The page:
The MTA Bridges and Tunnels (TBTA) should have provided a way to walk and bike the VNB.  They could easily close the SI bound lower level roadway to provide direct safe bike/ped route across the bridge. There is easy bicycle and pedestrian access to the lower level roadway through the back fence of playground on Ft Hamilton Parkway – this would not block cars from entering at 92nd Street.  On Staten Island, foot and bike traffic could use the Marathon/Runners Gate into Ft Wadsworth from the toll plaza area.

    All the East River bridges have fully functional bike/ped paths, and they were heavily used in the week after the Hurricane.  Mass transit out of service, gasoline short or nonexistent, cars damaged by water, city streets congested; walking and bicycling were lifesaving modes of transportation.

    While the MTA is looking to raise fares and tolls, they should also be looking at their Emergency Response Plans to include walking and biking the VNB during emergencies.  Further, the MTA should include installing the permanent bicycle / pedestrian paths the VNB was designed for.  The upper deck roadways will be replaced in 2014 under a +$400 million capital project.  For about $20 million more, the permanent  bicycle / pedestrian paths can be installed along with the upper deck construction.  All the tools and equipment will be in place, and there will be easy access to slip in prefab path sections along with the roadway sections.  This permanent path will solve the problem of how to walk home to Staten Island after the storm.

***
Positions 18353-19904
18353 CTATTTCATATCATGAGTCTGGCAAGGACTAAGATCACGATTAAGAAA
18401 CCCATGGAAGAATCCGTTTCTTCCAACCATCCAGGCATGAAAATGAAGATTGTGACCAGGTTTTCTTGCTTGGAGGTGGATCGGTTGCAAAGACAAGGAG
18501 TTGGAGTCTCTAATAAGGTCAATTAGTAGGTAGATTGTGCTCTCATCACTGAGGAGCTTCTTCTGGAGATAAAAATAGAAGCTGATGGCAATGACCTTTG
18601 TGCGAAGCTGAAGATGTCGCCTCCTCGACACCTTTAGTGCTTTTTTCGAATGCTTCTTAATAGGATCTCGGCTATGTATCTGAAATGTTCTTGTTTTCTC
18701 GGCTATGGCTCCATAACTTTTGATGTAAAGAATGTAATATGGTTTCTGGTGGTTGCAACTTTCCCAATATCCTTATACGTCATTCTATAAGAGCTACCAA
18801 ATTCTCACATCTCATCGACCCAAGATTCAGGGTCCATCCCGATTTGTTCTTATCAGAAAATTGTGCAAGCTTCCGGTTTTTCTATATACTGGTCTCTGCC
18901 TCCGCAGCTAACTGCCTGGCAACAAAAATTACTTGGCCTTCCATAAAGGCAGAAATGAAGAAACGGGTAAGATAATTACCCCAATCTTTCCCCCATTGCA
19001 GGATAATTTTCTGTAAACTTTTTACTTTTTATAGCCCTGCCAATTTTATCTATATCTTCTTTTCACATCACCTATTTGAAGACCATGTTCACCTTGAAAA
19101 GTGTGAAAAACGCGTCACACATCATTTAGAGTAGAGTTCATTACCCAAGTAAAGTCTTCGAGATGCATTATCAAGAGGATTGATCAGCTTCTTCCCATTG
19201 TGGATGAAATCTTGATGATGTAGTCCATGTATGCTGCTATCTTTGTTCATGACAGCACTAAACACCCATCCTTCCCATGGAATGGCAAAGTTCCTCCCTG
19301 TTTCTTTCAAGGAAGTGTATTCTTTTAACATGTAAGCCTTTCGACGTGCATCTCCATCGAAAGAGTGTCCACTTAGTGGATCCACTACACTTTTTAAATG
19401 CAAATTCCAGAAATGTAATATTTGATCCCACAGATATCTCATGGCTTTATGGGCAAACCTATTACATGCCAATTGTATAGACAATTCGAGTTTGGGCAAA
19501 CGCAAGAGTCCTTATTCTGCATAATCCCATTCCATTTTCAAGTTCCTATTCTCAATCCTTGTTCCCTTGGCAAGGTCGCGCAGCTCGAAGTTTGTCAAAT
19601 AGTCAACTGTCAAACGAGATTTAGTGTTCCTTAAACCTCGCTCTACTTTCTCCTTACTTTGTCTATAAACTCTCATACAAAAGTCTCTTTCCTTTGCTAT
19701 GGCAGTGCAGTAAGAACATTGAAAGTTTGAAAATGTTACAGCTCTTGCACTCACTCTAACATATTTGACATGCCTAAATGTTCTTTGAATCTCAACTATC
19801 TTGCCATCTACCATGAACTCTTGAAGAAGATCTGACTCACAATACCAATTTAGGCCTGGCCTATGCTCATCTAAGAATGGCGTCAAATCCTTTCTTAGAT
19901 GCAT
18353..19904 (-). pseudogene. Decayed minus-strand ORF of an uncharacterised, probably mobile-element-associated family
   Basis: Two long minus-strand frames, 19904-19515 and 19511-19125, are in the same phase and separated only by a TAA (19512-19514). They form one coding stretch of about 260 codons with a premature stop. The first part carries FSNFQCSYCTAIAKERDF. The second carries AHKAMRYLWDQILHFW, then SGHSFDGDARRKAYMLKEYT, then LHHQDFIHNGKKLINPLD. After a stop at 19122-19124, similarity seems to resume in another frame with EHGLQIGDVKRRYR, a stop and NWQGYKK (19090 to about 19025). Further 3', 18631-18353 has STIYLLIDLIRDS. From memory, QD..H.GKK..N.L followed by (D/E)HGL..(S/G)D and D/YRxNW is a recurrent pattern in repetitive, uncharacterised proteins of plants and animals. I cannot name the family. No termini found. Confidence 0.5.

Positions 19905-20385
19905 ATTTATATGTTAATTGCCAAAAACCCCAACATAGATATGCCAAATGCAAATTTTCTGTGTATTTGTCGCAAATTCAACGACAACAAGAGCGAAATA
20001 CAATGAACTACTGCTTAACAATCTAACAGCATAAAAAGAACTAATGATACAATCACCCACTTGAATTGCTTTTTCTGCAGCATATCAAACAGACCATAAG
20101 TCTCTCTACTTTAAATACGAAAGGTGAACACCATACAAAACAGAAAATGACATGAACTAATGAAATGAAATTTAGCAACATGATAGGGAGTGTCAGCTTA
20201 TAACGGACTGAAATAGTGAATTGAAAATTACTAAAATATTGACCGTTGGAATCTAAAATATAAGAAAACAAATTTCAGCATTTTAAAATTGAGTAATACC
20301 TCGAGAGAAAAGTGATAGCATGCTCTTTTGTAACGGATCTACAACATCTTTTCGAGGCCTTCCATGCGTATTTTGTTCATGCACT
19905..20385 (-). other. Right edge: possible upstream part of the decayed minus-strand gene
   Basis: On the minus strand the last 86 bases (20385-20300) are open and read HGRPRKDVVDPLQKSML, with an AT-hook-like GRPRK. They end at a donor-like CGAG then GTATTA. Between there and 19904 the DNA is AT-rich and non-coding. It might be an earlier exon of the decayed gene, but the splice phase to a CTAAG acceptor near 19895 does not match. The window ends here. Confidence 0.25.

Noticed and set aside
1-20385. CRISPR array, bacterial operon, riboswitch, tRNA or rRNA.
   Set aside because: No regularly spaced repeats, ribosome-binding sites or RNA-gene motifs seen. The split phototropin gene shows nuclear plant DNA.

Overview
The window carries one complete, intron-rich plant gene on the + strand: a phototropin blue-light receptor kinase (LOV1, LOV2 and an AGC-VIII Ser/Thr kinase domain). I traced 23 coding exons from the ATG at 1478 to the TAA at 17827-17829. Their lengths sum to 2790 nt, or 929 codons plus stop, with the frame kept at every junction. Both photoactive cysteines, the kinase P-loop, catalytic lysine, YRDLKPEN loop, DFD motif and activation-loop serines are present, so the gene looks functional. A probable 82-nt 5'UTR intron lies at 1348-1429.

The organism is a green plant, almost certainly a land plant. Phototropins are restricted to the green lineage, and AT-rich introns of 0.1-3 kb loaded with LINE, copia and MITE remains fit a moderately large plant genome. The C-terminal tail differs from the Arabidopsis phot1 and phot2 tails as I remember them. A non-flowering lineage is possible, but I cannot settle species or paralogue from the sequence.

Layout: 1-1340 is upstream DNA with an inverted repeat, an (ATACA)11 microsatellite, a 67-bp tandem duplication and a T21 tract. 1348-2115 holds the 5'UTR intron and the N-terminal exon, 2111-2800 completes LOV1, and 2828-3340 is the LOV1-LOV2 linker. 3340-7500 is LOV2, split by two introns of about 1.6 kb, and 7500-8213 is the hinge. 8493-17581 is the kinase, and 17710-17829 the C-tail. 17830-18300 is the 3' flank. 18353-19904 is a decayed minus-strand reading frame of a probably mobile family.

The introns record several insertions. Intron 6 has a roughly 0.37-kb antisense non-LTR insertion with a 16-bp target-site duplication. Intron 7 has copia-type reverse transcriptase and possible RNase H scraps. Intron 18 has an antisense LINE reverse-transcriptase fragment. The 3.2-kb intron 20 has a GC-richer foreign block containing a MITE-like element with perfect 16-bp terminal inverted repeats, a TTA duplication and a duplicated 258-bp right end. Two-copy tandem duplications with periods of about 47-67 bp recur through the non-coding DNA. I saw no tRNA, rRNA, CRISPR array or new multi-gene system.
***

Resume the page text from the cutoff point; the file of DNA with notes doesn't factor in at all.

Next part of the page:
• Bolwerkmeh

    No Gang of Four this time? No matter.  It looks like the “independent” caucus is sufficiently right-wing to paralyze a Democratic majority. 

  • Daphna

    This is regarding the Manhattan Community Board 5 meeting that is tonight that has the change in the Broadway bike lane from protected to unprotected on its agenda (see details in yesterday’s article on Streetsblog).  There needs to be a better way for the DOT to get input on their proposed changes from the public who use the lane.  Going to the local transportation committee of the community board and then the local community board does not begin to connect with the people who use that bike lane.  Going only to community boards is a broken system.  This lane is part of a network.  Those who live all over Manhattan and NYC use it.  I try to stay informed but I did not know the Transportation Committee of Manhattan CB5 voted on this on October 22nd until yesterday.  I had no chance to give them input.  There needs to be a new system of the DOT presenting their changes and getting feedback from a wider selection of people who use the infrastructure that they want to alter.

  • For anyone curious about the specifics of London bike share pricing:
    “24 hour access will increase from £1 to £2, weekly access will rise from £5 to £10 and yearly membership will move from £45 to £90.”

    Back in New York, our planned yearly rates are still a great deal and will be lower than London’s increased yearly rate. Our planned daily rates are still insanely high, 3 times London’s increased rates, and must certainly impede casual, trial use of the system by potential converts. Yay, I guess?